“I don’t go to the movies much – if you’ve seen one, you’ve seen them all…Oh, no offense. Movies are entertaining enough for the masses, but the personalities on the screen just don’t impress me. I mean, they don’t talk. They don’t act. They just make a lot of dumb show…”
Cinema was essentially created as an escape. A sort of mirror to our times, but heightened with dramatic flair, suspense, humor, or otherwise an alternative reality to our own. No other period in Hollywood history matches this otherworldly view as within the golden age of musicals. Escapism took shape in Technicolor extremes, where people break out into a song rather than contemplate their mistakes. A little tap dance when words are insufficient. This is not reality, but another dimension of reality filled with smiles, laughs, and a more care free innocent time. We all know the good old days were not really good old days for everyone. Times were rife with violence, racism, sexism, closeted sexual identities, and many more hushed tones within society. The musical tossed all of that aside for the sheer exuberance of fun.
A lazy Saturday morning, the local art-house theater presented a single showing of the Stanley Donen/Gene Kelly film of “Singin’ In The Rain” for a charity organization. A worthy cause and the perfect film to bring in an audience of all sizes and shapes. Many were patrons who knew the film by heart and many were viewing it for the very first time. What better venue to watch a big brassy Technicolor spectacle than on the big screen with big sound for the uninitiated with this classic film. “Singin’ In The Rain” remains the pinnacle of Hollywood musicals for it perfectly grasped all its conventions using stellar wit, imagination, and the brilliant musical talents of Gene Kelly, Donald O’Connor, and Debbie Reynolds, under the direction of Stanley Donen.
It was an absolute joy to see my ten year old watch with amazement the comic antics of Donald O’Connor defying gravity and laughing at how truly awful the voice of Lina Lamont (played with Academy Award winning comic gusto by Jean Hagen) was. There was even a little cinema history lesson for him about how the silent film industry was turned on its head by the advent of sound introduced into cinema with the spectacular success of The Jazz Singer. The pure joy of the musical numbers cast a spell upon him and myself included. This film made us forget for two hours and brought constant smiles and laughs in the best way possible. It is proof of a great film when sixty-five years later audiences will still clap after their favorite musical numbers. We found ourselves doing the very same thing. Its energy and sense of exuberance has not lost its luster in all that time.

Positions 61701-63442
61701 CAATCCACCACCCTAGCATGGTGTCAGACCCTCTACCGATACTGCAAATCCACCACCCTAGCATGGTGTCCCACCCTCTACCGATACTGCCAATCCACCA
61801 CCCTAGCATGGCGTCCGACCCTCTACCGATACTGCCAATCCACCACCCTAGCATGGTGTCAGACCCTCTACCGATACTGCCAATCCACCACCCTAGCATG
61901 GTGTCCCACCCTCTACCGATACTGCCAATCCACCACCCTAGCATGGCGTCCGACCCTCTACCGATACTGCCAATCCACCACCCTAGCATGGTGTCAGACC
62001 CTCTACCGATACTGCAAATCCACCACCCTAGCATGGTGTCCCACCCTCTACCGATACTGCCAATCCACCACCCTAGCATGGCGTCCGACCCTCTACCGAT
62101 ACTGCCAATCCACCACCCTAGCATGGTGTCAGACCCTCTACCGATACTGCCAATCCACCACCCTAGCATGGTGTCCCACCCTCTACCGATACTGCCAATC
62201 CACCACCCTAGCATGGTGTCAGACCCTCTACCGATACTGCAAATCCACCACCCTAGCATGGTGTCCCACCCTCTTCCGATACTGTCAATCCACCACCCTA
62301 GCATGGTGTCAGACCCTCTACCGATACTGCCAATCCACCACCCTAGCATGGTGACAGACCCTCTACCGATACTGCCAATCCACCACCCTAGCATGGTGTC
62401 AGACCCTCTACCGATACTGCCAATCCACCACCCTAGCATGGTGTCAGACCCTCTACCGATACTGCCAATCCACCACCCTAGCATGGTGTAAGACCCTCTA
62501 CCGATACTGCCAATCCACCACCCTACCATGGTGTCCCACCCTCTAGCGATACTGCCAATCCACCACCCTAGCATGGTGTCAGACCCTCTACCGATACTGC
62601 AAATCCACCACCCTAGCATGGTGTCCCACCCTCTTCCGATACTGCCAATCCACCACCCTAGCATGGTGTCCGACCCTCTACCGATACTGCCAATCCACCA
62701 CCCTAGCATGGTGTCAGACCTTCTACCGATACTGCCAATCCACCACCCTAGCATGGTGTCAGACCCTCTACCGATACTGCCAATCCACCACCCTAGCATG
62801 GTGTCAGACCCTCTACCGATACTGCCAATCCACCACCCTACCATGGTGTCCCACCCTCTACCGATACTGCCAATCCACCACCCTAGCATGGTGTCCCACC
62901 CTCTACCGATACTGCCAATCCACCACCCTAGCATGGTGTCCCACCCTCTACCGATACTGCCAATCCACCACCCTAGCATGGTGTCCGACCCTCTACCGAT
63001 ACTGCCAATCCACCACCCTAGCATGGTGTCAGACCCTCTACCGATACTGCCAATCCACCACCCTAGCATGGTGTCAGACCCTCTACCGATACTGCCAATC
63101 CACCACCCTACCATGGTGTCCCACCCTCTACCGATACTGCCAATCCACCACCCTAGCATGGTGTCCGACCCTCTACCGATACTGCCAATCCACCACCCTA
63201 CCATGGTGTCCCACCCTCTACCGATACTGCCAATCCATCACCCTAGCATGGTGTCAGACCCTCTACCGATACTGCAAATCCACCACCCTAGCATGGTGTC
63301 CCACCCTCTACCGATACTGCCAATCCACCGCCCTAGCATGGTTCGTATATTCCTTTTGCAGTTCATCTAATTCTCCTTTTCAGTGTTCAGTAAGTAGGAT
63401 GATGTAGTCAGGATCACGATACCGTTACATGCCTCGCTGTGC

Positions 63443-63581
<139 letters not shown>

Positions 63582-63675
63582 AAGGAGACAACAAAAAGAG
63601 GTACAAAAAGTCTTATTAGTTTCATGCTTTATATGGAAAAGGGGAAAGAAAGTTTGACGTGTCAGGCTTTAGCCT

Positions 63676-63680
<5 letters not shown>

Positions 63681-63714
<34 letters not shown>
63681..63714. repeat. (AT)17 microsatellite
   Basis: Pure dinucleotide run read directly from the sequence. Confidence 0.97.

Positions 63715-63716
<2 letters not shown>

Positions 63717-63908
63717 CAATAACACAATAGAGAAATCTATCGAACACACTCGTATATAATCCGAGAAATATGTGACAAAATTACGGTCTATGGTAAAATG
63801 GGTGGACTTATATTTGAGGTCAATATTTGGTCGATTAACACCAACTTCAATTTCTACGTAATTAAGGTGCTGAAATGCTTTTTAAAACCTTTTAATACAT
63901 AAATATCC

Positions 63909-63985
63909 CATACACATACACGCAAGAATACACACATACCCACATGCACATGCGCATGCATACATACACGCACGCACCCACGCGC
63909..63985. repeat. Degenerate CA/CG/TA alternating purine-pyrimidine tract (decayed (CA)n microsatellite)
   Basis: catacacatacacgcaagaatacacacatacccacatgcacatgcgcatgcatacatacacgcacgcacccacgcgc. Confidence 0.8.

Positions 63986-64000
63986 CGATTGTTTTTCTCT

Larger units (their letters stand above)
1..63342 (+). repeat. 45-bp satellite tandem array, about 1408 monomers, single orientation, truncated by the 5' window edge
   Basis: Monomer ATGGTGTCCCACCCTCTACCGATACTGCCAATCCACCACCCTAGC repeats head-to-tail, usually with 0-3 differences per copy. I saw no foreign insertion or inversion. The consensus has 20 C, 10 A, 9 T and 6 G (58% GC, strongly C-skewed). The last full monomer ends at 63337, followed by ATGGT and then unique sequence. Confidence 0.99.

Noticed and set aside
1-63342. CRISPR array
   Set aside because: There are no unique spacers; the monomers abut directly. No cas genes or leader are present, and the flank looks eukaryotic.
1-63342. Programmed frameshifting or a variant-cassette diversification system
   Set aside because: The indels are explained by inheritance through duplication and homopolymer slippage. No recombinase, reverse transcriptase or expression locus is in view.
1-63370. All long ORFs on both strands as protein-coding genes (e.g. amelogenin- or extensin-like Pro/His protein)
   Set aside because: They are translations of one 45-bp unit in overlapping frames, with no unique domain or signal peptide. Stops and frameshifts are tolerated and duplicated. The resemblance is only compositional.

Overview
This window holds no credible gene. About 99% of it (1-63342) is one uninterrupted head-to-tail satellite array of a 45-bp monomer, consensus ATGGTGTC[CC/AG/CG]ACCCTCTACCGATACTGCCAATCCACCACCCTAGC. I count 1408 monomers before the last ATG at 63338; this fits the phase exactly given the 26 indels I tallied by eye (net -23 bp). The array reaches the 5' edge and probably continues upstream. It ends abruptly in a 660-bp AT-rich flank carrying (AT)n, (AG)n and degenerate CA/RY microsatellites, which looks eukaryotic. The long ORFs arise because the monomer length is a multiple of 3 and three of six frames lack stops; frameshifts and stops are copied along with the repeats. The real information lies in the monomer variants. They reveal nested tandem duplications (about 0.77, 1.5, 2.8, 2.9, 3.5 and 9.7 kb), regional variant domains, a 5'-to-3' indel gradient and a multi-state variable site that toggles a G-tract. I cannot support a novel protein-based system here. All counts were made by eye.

Afterwards, we talked about what we had seen. Everyone we saw on screen was gone (Debbie Reynolds being the last to go recently). Their work certainly lives on in a ten year old’s mind today. The stunts were performed by real people. The incredible dancing and shenanigans throughout were carefully rehearsed. The musical was at the height of it’s popularity when “Singin’ In The Rain” was released. People flocked to these movies because it meant something to them. Yes, a way for escape; to daydream and imagine a world without pain and suffering. Just a little heartbreak is all. It was this talk afterwards that set in motion how much history there is to teach our young minds. To be a child in this day and age with so much to reach back to and experience for the very first time, if we adults just slow down and take the time to let it happen.
Gene Kelly was the athletic dancer, while Fred Astaire resembled the refined toe tapper. Kelly was always a favorite with me simply because of his every-man persona and jaw dropping choreography which displayed a dance which sometimes felt as if anyone could do it if they put their mind to it. Of course, this was the deceitful brilliance of Kelly. No one could dance like he could. Not even Astaire. Within all the musical sequences, one has always stood out from all others for me with the peculiar quality of sexiness and eroticism surrounded by the typical Hollywood innocence of the film. Take a closer look at the entire “Gotta Dance” number, in which a young innocent goes to the city to make it big on Broadway. Kelly infuses his personality with innocence, joviality, and charm until he meets a dangerous woman, played by the lustful Cyd Charisse. When these two dancers meet, lightening strikes. You can practically see the electricity and seductive eroticism charging the celluloid image. These two were made for each other as dance partners. Charisse, an accomplished and equally athletic dancer in her own right, matches Kelly move for move and boldy seduces him right in front of us. It made an impression at a young age and seeing it again today, brought back memories of that wide eyed innocence being dismantled brick by brick.
Cyd Charisse, I thank you from the bottom of my heart.
“Singin’ In The Rain” (1952) directed by Stanley Donen/Gene Kelly, written by Betty Comden/Adolph Green, photography by Harold Rosson